s08e03: Flint and Kindling
“Don’t cross the personal and professional streams Dan, it’s a terrible idea”
|Dan Hon||Jan 20, 2020||5|
0.0 Context setting
Monday January 20, 2020. It’s Martin Luther King Day in America, so here is a thread of book recommendations for children from Sarah Tuttle about the civil rights movement that’s a bit more realistic than MLK being about “Peace & Love” and more along the lines of how “I don’t see colour” is harmful.
I’m slightly more anxious than usual because my talk for Interaction 20 is due in (checks watch) about 48 hours and I am totally and absolutely ready for it, no doubt about it. If you are in Milan on Wednesday 5 February and happen to be at IXDA, then you can stop by and listen to my talk Computer, Stop: Why Star Trek only goes so far and we need to try harder than science fiction. Can I just say, unrelatedly, how completely anxiety-inducing it is to prepare a talk for an [interaction] design conference and be insecure about how well-or-not designed your talk is? I am also paying absolutely no attention whatsoever to the people following my talk, and the fact that my talk was scheduled to start the Futures section of the program.
1.0 Things that have caught, etc.
Look, I should just set a timer for these things to stop me from writing forever. I take back everything I’ve ever said about Neal Stephenson.
1.1 Flint and Kindling
This one is a bit more personal, so if you’re a recent subscriber, it might feel a little weird. Don’t worry though, it’ll all tie together in the end.
One particular either/or way of looking at yourself is to see yourself as a starter or a finisher. At first glance, this might feel pretty harmless, but I suspect that a number of people might grimace a little at the implication. A starter is someone who doesn’t finish things, which can feel very different from… whatever the opposite is? Can you have a finisher who doesn’t start things? (The answer, of course, is yes, but I’m getting ahead of myself).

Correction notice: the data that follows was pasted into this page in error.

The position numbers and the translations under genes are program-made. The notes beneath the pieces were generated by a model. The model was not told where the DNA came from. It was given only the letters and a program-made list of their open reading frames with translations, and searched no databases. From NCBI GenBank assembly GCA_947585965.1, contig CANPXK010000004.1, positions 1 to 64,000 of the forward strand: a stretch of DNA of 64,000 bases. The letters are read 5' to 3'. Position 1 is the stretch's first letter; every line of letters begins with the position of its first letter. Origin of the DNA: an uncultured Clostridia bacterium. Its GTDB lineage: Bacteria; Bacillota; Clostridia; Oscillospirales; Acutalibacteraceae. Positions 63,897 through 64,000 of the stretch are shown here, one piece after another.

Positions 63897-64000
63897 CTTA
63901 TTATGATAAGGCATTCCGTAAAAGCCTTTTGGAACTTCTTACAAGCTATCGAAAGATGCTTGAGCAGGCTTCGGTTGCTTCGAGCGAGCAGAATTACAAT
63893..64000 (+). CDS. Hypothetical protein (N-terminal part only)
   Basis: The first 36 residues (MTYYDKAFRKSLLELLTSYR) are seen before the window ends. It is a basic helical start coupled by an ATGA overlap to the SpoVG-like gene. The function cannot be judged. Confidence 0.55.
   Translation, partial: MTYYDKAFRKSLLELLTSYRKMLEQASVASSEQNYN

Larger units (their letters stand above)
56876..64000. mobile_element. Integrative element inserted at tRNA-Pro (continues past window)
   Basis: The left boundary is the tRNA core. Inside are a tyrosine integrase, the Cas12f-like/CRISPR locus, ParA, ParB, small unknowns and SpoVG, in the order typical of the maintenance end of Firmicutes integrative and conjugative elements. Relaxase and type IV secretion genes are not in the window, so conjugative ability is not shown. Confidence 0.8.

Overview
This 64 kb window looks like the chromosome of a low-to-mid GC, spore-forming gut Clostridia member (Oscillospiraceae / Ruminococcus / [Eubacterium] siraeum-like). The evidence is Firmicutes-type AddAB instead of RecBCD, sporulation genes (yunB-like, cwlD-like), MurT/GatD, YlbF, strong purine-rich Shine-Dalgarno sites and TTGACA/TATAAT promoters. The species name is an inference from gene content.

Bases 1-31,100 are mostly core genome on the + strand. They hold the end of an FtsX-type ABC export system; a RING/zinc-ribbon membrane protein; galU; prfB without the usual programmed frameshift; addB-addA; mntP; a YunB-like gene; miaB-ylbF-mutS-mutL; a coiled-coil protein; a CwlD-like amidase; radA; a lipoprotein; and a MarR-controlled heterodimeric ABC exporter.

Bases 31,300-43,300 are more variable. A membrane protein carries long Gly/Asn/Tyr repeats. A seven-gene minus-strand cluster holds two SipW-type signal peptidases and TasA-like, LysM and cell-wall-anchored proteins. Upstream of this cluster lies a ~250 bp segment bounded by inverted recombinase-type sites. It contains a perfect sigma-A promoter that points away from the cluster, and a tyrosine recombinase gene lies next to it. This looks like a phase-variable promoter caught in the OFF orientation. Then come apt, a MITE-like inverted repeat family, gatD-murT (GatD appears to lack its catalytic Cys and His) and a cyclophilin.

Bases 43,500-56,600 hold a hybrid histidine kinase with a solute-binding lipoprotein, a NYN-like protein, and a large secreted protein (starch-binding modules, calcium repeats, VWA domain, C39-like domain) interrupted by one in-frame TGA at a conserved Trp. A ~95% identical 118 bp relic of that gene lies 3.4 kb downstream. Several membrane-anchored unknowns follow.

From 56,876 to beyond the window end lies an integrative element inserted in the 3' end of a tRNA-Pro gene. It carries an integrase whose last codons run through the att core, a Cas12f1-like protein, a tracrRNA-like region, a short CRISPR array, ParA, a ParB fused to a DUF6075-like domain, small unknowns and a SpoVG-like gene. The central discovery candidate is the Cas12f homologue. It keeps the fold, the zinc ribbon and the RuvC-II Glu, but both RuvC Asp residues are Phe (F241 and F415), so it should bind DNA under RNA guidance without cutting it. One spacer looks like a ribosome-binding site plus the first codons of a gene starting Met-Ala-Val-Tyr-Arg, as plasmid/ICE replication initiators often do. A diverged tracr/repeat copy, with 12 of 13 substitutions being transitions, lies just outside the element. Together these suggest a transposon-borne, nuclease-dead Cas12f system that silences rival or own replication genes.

A few years back, my therapist referred me to someone after wondering whether I had ADHD. The usual set of questions followed, starting through what your childhood experience of school has been, what it was like going through college, do you feel like you find it hard to stop talking and not interrupt people and so on, do you get distracted easily, do you leave tasks to the last minute, do you find that you perform well under pressure. Long story short: hey, you check off many of these, looks like you have ADHD, let’s try some medication.
Having some sort of theory behind your behavior — whether it’s right or wrong — means you start to have language and a framework to understand what’s going on. Turns out there are a number of underlying causes that can produce symptoms similar to ADHD without sharing the same brain chemistry.